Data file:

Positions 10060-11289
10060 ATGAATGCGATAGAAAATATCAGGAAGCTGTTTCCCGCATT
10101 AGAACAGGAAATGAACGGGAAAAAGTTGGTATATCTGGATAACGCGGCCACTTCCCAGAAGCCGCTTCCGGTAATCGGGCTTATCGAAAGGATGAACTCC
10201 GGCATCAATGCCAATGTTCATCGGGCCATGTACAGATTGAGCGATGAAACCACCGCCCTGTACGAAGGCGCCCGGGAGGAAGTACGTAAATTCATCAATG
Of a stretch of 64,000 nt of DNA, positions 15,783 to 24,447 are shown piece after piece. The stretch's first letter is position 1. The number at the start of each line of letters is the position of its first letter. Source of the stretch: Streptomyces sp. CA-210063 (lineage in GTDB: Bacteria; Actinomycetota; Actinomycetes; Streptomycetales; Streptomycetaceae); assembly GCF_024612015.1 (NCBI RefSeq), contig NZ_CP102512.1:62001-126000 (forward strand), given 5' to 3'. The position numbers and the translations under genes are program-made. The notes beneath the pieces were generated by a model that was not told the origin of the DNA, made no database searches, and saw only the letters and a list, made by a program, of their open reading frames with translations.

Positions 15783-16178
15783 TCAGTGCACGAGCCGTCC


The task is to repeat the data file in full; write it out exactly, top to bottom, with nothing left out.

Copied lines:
Positions 10060-11289
10060 ATGAATGCGATAGAAAATATCAGGAAGCTGTTTCCCGCATT
10101 AGAACAGGAAATGAACGGGAAAAAGTTGGTATATCTGGATAACGCGGCCACTTCCCAGAAGCCGCTTCCGGTAATCGGGCTTATCGAAAGGATGAACTCC
10201 GGCATCAATGCCAATGTTCATCGGGCCATGTACAGATTGAGCGATGAAACCACCGCCCTGTACGAAGGCGCCCGGGAGGAAGTACGTAAATTCATCAATG
Of a stretch of 64,000 nt of DNA, positions 15,783 to 24,447 are shown piece after piece. The stretch's first letter is position 1. The number at the start of each line of letters is the position of its first letter. Source of the stretch: Streptomyces sp. CA-210063 (lineage in GTDB: Bacteria; Actinomycetota; Actinomycetes; Streptomycetales; Streptomycetaceae); assembly GCF_024612015.1 (NCBI RefSeq), contig NZ_CP102512.1:62001-126000 (forward strand), given 5' to 3'. The position numbers and the translations under genes are program-made. The notes beneath the pieces were generated by a model that was not told the origin of the DNA, made no database searches, and saw only the letters and a list, made by a program, of their open reading frames with translations.

Positions 15783-16178
15783 TCAGTGCACGAGCCGTCC